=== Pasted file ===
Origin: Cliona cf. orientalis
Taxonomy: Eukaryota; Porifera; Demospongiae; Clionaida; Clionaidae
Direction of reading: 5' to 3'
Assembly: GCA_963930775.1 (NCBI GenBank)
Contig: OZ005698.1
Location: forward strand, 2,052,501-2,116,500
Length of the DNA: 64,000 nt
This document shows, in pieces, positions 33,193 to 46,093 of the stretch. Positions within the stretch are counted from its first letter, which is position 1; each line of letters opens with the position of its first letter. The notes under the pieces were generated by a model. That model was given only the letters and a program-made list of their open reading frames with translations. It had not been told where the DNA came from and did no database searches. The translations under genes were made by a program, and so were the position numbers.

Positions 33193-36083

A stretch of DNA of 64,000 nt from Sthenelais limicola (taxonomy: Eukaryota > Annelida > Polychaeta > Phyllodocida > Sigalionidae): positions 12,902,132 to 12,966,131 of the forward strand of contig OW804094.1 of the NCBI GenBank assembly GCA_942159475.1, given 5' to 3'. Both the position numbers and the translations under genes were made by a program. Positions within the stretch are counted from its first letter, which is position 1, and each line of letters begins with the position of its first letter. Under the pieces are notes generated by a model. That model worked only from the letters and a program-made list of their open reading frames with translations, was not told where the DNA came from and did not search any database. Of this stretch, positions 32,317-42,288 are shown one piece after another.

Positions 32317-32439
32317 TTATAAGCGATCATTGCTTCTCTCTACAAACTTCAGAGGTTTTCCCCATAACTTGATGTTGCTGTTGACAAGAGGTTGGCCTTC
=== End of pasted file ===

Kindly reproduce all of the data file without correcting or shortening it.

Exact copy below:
Origin: Cliona cf. orientalis
Taxonomy: Eukaryota; Porifera; Demospongiae; Clionaida; Clionaidae
Direction of reading: 5' to 3'
Assembly: GCA_963930775.1 (NCBI GenBank)
Contig: OZ005698.1
Location: forward strand, 2,052,501-2,116,500
Length of the DNA: 64,000 nt
This document shows, in pieces, positions 33,193 to 46,093 of the stretch. Positions within the stretch are counted from its first letter, which is position 1; each line of letters opens with the position of its first letter. The notes under the pieces were generated by a model. That model was given only the letters and a program-made list of their open reading frames with translations. It had not been told where the DNA came from and did no database searches. The translations under genes were made by a program, and so were the position numbers.

Positions 33193-36083

A stretch of DNA of 64,000 nt from Sthenelais limicola (taxonomy: Eukaryota > Annelida > Polychaeta > Phyllodocida > Sigalionidae): positions 12,902,132 to 12,966,131 of the forward strand of contig OW804094.1 of the NCBI GenBank assembly GCA_942159475.1, given 5' to 3'. Both the position numbers and the translations under genes were made by a program. Positions within the stretch are counted from its first letter, which is position 1, and each line of letters begins with the position of its first letter. Under the pieces are notes generated by a model. That model worked only from the letters and a program-made list of their open reading frames with translations, was not told where the DNA came from and did not search any database. Of this stretch, positions 32,317-42,288 are shown one piece after another.

Positions 32317-32439
32317 TTATAAGCGATCATTGCTTCTCTCTACAAACTTCAGAGGTTTTCCCCATAACTTGATGTTGCTGTTGACAAGAGGTTGGCCTTC